Focus of Valerie Plame Probe>Cheney's Staff

Reply Thu 5 Feb, 2004 08:20 pm
Focus of Valerie Plame Probe>Cheney's Staff

Federal law-enforcement officials said that they have developed hard evidence of possible criminal misconduct by two employees of Vice President Dick Cheney's office related to the unlawful exposure of a CIA officer's identity last year. The investigation, which is continuing, could lead to indictments, a Justice Department official said.

According to these sources, John Hannah and Cheney's chief of staff, Lewis "Scooter" Libby, were the two Cheney employees. "We believe that Hannah was the major player in this," one federal law-enforcement officer said. Calls to the vice president's office were not returned, nor did Hannah and Libby return calls.

The strategy of the FBI is to make clear to Hannah "that he faces a real possibility of doing jail time" as a way to pressure him to name superiors, one federal law-enforcement official said.


*Does anyone here think that Cheney knew nothing about this?
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Reply Sun 16 Apr, 2006 10:38 am
uh yeah
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Reply Sun 16 Apr, 2006 10:55 am
Hail to the chief leaker

Bill Press
Tribune Media Services

Poor Patrick Fitzgerald. For two and a half years, ever since being appointed special counsel in December 2003, he has toiled away, trying to find out who the big leaker in the White House is. Is it Karl Rove? Scooter Libby? Ari Fleischer? Harriet Miers?

Poor Patrick Fitzgerald, having to waste all that time and energy. Forget the staff. He should have looked higher. For now we know that the big White House leaker is none other than George W. Bush himself.

According to documents filed by Fitzgerald in the CIA leak case, Scooter Libby admits leaking portions of a National Intelligence Estimate (NIE) suggesting that Saddam Hussein tried to acquire yellowcake uranium in Niger, as the president famously asserted in his 2003 State of the Union address. But Libby says he leaked that information only after being authorized to do so by the president of the United States. In other words, Bush was the leaker; Libby was his agent.

In a rare departure, Bush does not deny ordering the leak of classified information, but he insists he was only acting in the public interest. Questions were being raised about his yellowcake assertion, notably by Ambassador Joseph Wilson. So Bush said he wanted people to "know the truth." Or, as he explained to students at the Johns Hopkins School of Advanced International Studies: "I thought it was important for people to get a better sense of why I was saying what I was saying."

In other words, in order to tell the truth, he told a lie. If Bush had really wanted us to know the truth, he would have released the entire NIE - which contained doubts expressed by many in the Pentagon and CIA about Iraq's rumored buying of nuclear materials in Africa. Bush didn't want us to know, for example, of the conclusion reached by the National Intelligence Council after investigating the matter: "The Niger story was baseless and should be laid to rest." Instead, he ordered the selective leaking of information that would help make his case for war. His motive was not to tell the truth, but to mislead the American people into backing the war in Iraq.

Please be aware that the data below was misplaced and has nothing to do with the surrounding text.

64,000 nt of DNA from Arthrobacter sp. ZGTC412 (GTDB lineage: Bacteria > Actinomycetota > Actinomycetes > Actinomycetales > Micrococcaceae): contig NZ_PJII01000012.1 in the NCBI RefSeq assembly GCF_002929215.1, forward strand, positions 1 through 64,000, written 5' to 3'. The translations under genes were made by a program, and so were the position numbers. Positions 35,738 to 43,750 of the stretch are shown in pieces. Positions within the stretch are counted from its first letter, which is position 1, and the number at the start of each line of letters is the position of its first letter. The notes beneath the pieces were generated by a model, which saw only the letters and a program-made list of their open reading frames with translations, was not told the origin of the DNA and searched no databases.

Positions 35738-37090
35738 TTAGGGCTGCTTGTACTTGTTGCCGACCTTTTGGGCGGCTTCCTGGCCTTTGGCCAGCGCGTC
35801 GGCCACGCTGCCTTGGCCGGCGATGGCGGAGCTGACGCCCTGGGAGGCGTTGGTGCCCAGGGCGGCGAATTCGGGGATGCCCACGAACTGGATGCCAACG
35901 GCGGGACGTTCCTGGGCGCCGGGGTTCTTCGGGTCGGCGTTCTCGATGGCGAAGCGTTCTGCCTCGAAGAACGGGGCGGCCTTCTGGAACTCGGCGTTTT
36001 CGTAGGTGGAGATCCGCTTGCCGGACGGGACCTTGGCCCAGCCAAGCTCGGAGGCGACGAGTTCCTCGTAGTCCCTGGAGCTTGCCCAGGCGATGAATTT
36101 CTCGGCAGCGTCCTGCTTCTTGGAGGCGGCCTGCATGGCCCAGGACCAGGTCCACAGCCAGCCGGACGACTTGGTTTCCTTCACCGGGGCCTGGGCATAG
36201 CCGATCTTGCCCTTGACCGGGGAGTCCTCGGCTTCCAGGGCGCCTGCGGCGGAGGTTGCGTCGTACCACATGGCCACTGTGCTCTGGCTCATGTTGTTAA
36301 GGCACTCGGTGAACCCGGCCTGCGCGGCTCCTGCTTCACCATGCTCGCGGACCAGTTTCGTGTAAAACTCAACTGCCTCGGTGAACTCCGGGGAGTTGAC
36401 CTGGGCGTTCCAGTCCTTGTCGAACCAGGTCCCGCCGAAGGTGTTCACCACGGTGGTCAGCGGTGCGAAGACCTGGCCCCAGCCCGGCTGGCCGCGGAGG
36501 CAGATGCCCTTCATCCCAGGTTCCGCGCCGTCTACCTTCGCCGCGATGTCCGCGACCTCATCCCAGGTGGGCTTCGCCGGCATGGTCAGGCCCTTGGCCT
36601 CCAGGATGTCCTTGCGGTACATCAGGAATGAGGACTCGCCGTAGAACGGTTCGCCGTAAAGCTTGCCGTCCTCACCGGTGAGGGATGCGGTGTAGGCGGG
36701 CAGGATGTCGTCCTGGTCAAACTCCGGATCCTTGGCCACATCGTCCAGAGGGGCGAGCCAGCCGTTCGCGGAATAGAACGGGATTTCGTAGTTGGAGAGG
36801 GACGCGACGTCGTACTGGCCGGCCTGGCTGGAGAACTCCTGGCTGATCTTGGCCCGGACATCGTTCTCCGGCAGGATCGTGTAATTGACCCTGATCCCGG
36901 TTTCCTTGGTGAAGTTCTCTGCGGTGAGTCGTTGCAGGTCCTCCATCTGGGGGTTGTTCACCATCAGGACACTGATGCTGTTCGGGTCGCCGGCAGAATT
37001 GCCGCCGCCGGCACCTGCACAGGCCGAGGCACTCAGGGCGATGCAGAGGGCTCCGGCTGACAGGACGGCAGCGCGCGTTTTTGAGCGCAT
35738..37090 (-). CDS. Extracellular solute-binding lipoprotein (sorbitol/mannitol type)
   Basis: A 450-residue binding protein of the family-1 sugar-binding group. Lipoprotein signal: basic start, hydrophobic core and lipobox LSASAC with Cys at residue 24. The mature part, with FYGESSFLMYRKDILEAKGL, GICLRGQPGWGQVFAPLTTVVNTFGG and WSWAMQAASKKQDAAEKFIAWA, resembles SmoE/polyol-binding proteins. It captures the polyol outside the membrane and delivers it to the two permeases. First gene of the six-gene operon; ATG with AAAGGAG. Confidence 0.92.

Nor was President Bush acting in the public interest. He was simply trying to crush one of his chief, and most effective, critics. According to Special Counsel Fitzgerald, an op-ed piece by Ambassador Wilson - in which he accused Bush of relying on forged documents when he included Iraq's nuclear ties with Niger in the State of the Union - was "viewed as a direct attack on the credibility of the vice president and the president on a matter of signal importance."

Bush decided to strike back by selectively leaking information, through Libby, to discredit Wilson and by spreading the story that his wife, an undercover CIA agent, had sent him on the African mission in a classic case of nepotism. Fitzgerald concludes: "It is hard to conceive of what evidence there could be that would disprove the existence of White House efforts to punish Wilson."

Wilson was vindicated this week when British newspapers reported that the documents about Saddam's shopping for nuclear materials in Africa were forged by two employees of the Niger embassy in Rome. And Bush was further discredited when the Washington Post reported that a special Pentagon team had informed the White House that Iraq's so-called "mobile weapons labs" had no military purpose whatever - two days before the president announced their discovery on Polish television by claiming: "We have found the weapons of mass destruction."

Add it all up. What does it mean? It means the president knew what he was saying was not true, but said it anyway. It means the president deliberately lied to the American people. It means the president also instructed his staff to lie. It means the president was willing to do anything, even break the law and blow the cover of an undercover CIA agent, in order to build support for his unnecessary, unwise and unwinnable war.

If all that doesn't add up to an impeachable offense, I don't know what does.
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Reply Mon 17 Apr, 2006 04:37 am
It shows GWB = Great Walking Buffoon, ran for the Presidency not to serve the people but to be served by the people so he could be like a king i.e. above the law.
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